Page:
Judgment reserved in Malaba contempt case as third judge recuses himself
A two-judge panel of the High Court heard the contempt case against embattled Chief Justice Luke Malaba and reserved judgment on Thursday after a third judge was forced to recuse himself following allegations he may have tried to influence the case.
Justice Webster Chinamora confessed in chambers to meeting with Judicial Service Commission (JSC) secretary Walter Chikwana last week, somewhat confirming claims by exiled former minister Professor Jonathan Moyo that Chinamora had lobbied his peers to cut Malaba some slack.
Moyo claimed on Monday that panic had “gripped JSC corridors today when one of the members of the three-panel bench to hear the Malaba contempt case this Thursday, who had been assigned to lobby the other two for Malaba, reported back to JSC secretary to ask him to get Virginia Mabhiza [justice secretary] to rescue Malaba.”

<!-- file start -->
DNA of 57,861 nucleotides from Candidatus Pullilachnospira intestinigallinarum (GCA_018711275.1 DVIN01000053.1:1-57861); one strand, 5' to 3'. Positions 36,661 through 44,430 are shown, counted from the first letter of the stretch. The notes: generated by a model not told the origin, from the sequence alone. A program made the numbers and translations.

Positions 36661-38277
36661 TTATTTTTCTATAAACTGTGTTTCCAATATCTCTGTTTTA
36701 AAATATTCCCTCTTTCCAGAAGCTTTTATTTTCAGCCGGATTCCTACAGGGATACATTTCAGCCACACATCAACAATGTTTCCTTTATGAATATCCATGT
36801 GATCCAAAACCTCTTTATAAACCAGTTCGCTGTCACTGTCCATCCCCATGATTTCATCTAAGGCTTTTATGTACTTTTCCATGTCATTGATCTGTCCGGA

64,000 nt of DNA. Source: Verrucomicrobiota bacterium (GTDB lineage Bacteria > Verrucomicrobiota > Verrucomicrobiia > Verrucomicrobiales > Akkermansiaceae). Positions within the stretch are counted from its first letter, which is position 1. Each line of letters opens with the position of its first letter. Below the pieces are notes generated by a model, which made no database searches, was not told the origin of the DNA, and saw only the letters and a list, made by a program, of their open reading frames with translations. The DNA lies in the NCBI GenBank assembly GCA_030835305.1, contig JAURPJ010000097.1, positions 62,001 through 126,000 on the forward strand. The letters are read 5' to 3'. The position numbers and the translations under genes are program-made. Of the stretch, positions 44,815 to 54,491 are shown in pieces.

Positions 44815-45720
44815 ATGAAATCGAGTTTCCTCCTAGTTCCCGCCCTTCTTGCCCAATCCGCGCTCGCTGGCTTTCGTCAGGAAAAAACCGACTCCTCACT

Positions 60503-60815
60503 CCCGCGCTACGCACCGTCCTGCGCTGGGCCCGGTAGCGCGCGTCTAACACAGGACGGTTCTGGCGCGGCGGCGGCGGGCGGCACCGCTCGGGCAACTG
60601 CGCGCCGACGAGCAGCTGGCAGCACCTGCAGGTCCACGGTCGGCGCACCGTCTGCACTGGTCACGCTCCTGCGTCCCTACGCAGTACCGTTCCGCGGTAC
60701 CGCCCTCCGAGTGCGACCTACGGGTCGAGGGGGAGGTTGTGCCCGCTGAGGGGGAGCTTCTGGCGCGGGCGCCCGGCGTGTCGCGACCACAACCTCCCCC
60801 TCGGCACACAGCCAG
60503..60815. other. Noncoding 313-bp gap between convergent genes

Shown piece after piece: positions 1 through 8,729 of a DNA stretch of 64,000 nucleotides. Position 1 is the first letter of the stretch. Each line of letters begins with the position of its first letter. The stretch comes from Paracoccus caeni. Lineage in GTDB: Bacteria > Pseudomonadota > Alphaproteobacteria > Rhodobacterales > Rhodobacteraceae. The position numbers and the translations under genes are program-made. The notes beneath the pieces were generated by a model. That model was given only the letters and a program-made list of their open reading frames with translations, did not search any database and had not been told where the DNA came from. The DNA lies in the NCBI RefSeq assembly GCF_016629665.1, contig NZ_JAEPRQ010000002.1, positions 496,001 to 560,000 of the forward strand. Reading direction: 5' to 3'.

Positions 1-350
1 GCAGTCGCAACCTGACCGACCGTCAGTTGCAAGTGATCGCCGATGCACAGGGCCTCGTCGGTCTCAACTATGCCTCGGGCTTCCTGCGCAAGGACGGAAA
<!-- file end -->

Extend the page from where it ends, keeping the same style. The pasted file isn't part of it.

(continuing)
The exposé must have rattled Chinamora, forcing him to step aside leaving Justices Amy Tsanga and Slyvia Chirawu-Mugomba to proceed with the hearing despite objections to the panel’s composition by the defense counsel.
After a day of submissions, the two justices reserved judgment to sometime next week.
The contempt of court charges against Malaba were brought by lawyer Musa Kika, director of the civic group Zimbabwe Human Rights NGO Forum, who accused the Chief Justice of reporting for duty in defiance of a High Court ruling that said his term of office had ended on May 15 when he reached retirement at 70 and that the five-year extension of his stay by President Emmerson Mnangagwa following contested constitutional amendments was illegal.